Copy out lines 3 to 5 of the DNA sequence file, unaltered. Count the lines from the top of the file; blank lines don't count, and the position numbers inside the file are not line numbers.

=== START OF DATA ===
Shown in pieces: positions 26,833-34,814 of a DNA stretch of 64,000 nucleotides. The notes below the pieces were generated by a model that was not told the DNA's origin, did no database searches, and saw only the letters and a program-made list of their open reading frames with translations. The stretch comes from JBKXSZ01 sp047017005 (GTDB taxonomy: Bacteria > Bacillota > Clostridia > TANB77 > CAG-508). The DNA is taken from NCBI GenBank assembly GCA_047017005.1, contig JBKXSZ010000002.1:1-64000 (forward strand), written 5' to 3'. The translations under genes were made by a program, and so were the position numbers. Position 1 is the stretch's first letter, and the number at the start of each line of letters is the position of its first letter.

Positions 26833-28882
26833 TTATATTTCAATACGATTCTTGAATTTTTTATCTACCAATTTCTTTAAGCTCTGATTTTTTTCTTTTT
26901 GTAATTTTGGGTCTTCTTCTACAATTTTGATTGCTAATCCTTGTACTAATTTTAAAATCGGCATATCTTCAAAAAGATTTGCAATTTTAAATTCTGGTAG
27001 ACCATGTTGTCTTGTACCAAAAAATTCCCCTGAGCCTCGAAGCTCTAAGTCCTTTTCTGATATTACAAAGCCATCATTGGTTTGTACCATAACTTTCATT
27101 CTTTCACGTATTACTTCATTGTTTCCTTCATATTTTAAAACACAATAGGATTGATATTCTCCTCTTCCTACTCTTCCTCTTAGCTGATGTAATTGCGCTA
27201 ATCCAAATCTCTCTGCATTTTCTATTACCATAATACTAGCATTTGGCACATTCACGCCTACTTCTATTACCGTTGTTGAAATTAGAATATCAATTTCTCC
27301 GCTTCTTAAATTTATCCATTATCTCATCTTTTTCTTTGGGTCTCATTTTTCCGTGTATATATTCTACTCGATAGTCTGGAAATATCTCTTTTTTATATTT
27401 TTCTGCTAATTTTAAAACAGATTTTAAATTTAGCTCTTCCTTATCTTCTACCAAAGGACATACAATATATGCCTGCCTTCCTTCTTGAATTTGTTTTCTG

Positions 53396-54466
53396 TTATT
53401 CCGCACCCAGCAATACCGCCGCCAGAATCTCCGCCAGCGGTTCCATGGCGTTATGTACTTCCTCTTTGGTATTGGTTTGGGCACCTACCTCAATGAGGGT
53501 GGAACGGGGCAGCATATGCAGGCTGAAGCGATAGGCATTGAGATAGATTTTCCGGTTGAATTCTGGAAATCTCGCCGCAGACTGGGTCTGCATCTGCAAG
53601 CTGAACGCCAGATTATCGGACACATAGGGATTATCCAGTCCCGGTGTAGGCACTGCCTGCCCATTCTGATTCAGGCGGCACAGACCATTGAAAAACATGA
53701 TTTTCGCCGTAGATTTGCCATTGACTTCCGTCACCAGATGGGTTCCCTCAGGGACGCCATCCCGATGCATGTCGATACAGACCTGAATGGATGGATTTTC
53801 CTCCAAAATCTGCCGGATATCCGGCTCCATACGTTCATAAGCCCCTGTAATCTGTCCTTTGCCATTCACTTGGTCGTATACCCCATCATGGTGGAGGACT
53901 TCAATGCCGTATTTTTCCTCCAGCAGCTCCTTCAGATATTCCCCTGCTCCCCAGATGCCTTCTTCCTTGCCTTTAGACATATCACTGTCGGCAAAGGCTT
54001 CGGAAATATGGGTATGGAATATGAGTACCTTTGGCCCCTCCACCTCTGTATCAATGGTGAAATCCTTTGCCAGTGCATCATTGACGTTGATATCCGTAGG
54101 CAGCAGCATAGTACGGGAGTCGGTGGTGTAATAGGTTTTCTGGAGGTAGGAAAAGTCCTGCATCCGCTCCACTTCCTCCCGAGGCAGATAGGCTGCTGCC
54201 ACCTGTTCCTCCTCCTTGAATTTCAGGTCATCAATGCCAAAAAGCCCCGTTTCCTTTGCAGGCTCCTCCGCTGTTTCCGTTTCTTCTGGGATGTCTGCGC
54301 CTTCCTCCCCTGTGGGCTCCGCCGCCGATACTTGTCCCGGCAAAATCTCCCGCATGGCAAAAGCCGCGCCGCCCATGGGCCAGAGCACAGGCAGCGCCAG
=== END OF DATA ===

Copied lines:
26833 TTATATTTCAATACGATTCTTGAATTTTTTATCTACCAATTTCTTTAAGCTCTGATTTTTTTCTTTTT
26901 GTAATTTTGGGTCTTCTTCTACAATTTTGATTGCTAATCCTTGTACTAATTTTAAAATCGGCATATCTTCAAAAAGATTTGCAATTTTAAATTCTGGTAG
27001 ACCATGTTGTCTTGTACCAAAAAATTCCCCTGAGCCTCGAAGCTCTAAGTCCTTTTCTGATATTACAAAGCCATCATTGGTTTGTACCATAACTTTCATT